Browse Prior Art Database

Electronic Device Retainer

IP.com Disclosure Number: IPCOM000047805D
Original Publication Date: 1983-Dec-01
Included in the Prior Art Database: 2005-Feb-08
Document File: 2 page(s) / 69K

Publishing Venue

IBM

Related People

Nemier, SE: AUTHOR [+3]

Abstract

High density packaging of discrete electronic devices, such as terminating resistors, has resulted in the requirement that in some cases these devices must be pluggable. Pluggability of discrete devices via connectors into printed circuit boards is advantageous from board test and field repair standpoints. This same pluggability, especially considering a plurality of devices, gives rise to problems concerning the retention of such devices in their respective connector sockets. This becomes especially critical under conditions of vibration and shock which might tend to cause the devices to work their way loose from their connectors, thereby causing electrical circuit malfunctions.

This text was extracted from a PDF file.
At least one non-text object (such as an image or picture) has been suppressed.
This is the abbreviated version, containing approximately 63% of the total text.

Page 1 of 2

Electronic Device Retainer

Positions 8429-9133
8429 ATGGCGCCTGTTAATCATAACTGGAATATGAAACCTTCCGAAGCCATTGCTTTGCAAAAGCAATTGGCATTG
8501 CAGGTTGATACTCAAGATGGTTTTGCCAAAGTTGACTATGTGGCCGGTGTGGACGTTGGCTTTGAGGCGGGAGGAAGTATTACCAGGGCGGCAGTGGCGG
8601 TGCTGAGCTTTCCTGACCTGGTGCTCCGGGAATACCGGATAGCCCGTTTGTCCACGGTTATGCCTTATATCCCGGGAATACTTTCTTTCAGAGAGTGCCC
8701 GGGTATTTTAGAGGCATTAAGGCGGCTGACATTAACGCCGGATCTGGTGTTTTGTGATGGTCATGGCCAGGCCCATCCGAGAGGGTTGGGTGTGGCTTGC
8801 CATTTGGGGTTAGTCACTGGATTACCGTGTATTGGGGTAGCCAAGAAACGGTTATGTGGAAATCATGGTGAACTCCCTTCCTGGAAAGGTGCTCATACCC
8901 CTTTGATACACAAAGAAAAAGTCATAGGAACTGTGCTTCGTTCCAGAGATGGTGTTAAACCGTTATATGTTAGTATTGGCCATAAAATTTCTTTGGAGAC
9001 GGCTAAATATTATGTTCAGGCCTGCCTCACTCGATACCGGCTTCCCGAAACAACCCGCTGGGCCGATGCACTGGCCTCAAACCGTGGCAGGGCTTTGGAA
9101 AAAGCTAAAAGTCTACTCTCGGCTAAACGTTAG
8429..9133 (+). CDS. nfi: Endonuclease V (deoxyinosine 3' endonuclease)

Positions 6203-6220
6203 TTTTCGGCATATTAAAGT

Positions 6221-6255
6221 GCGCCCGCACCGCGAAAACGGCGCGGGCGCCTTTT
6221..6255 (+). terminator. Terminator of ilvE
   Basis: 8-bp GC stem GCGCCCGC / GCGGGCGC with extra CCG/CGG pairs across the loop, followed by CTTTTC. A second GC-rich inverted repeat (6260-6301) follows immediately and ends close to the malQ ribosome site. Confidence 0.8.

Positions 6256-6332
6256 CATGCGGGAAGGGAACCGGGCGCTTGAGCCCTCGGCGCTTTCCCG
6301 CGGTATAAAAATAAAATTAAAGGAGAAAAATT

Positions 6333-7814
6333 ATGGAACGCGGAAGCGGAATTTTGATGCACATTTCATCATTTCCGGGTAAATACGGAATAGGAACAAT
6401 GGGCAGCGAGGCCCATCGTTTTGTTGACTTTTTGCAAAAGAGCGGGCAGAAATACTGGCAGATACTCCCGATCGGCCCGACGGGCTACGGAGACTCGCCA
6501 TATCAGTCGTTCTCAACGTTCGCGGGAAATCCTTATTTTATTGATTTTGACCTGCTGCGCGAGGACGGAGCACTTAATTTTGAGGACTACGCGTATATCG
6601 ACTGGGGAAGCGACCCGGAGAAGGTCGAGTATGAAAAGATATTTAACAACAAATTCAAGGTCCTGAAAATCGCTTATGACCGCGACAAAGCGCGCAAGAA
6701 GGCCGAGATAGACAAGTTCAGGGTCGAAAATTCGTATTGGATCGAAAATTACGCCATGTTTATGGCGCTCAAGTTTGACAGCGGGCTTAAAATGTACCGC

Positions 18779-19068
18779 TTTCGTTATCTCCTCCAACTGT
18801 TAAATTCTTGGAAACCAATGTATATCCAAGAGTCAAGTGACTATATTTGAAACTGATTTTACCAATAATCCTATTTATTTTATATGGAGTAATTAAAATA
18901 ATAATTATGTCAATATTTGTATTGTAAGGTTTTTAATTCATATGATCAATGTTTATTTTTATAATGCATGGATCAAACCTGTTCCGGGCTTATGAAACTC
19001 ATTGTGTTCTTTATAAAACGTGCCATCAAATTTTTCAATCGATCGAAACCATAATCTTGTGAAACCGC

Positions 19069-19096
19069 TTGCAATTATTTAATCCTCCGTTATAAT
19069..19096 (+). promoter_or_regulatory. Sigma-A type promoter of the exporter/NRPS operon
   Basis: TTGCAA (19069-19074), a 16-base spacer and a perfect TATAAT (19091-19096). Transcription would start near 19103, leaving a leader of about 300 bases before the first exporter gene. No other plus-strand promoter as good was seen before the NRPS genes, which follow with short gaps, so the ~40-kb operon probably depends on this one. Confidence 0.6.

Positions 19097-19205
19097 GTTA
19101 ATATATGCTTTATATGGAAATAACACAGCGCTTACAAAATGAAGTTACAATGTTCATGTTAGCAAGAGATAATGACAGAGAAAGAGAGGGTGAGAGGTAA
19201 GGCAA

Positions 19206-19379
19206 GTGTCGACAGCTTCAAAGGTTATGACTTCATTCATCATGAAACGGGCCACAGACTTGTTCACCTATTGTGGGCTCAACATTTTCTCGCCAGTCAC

High density packaging of discrete electronic devices, such as terminating resistors, has resulted in the requirement that in some cases these devices must be pluggable. Pluggability of discrete devices via connectors into printed circuit boards is advantageous from board test and field repair standpoints. This same pluggability, especially considering a plurality of devices, gives rise to problems concerning the retention of such devices in their respective connector sockets. This becomes especially critical under conditions of vibration and shock which might tend to cause the devices to work their way loose from their connectors, thereby causing electrical circuit malfunctions. The invention described herein provides a positive method of retaining discrete devices to PC boards as well as access of cooling air and device visibility. Fig. 1 shows three views of the device. As can be seen, it consists of a pair of side rails 1, which limit the side motion of the electrical devices and thereby protect them from damage. Spanning between the side rails are a series of beams 2. Each beam serves as a support for two cantilever retaining springs 3. Each cantilever spring provides the restraint for a row of terminating resistors 4. This symmetrical placement of the retaining springs has two advantages. First, the number of support beams 2 is reduced by one half, and, second, twisting stresses are virtually eliminated in the support beam reducin...